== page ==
CHARLESTON, W.Va. -- In early 1992, mere months into my career as a Gazette reporter, the city editor called me over to her desk and said she was sending me on an assignment to Mingo County.
I was excited for my first foray into "Bloody Mingo," but a tad nervous, too, once I found out what my task would be.
"Wig Preece is back in Kermit," she said. "Head down there and see if he'll talk to you."
The hoots and hollers from the veteran reporters who were within earshot were my first clues that this wasn't exactly a much-sought-after assignment.
In the mid-'80s, while I was busy finishing high school, and Mingo County was immersed in -- you guessed it -- political corruption, Wig Preece, his wife and some of his kids were basically ruling the little coal town of Kermit.
When the feds swept through and cleaned house, they grabbed the Preeces in the process, shipping them off to jail on various drug or tax evasion charges.
The Preeces' impudence showed just how lawless Mingo could be. They sold drugs out of a trailer next to city hall. When their supply ran low, they put out a sign that read: "Out of Drugs. Back in 15 minutes."
And, so, by February 1992, fresh out of jail, Wig and some of the others had returned to their old stomping grounds.
When I knocked on his door, Wig appeared wearing jeans and a stained white T-shirt. Although I was just 22, it wasn't the first time I'd been yelled at as a reporter, but it was the first time the message was delivered in such close proximity. "No! No interviews," he said, inches from my face, before slamming the door.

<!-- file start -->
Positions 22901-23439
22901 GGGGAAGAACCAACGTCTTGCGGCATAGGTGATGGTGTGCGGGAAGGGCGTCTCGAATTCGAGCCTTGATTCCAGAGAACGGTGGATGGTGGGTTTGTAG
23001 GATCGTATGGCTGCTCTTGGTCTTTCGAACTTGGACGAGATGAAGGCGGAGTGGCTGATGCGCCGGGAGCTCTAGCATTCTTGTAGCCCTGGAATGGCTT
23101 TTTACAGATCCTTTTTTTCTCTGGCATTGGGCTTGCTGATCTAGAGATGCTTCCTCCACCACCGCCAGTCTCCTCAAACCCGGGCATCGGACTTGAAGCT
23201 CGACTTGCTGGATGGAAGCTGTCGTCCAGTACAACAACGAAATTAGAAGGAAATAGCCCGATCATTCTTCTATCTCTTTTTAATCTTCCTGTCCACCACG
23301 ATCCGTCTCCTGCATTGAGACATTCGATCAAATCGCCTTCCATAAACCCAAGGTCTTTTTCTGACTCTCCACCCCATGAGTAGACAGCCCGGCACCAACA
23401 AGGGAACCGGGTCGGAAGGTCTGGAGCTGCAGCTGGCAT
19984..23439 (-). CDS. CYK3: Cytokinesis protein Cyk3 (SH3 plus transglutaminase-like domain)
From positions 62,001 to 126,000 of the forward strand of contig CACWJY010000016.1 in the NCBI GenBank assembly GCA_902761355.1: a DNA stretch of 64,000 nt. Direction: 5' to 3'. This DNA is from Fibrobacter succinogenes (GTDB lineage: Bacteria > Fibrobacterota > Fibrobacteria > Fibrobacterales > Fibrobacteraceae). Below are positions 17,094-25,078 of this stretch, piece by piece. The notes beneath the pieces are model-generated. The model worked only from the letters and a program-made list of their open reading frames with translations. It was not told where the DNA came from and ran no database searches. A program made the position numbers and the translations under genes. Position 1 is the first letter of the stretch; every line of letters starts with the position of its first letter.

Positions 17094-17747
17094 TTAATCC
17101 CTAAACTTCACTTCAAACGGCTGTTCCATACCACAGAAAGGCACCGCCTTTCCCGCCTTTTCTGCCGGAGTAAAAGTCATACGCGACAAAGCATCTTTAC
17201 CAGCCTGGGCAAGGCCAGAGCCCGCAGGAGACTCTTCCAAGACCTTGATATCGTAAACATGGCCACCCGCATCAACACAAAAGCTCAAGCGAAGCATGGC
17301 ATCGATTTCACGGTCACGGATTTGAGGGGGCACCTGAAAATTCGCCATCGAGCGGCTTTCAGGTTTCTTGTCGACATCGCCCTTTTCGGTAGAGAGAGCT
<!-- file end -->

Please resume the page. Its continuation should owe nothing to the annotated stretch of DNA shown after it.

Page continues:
I spent the rest of the day wandering around Kermit, piecing a story together from the comments of a very wary group of neighbors. It was hard work, but the rough edges of the town, the landscape and the people absolutely fascinated me. I was hooked on Mingo County, and I soon adopted it as part of my beat.
I looked into shady spending by the Economic Opportunities Commission, which was supposed to be helping the poor. I investigated a sweetheart deal that seemed to put one ambulance agency in the county at a huge advantage over a competitor. I got my hands on a VCR recording showing what appeared to be cafeteria workers smuggling food out of an elementary school.
After the EOC stories appeared, the commission leaders and their cronies held a rally in Williamson to cheerlead the EOC and denounce my reporting -- and me.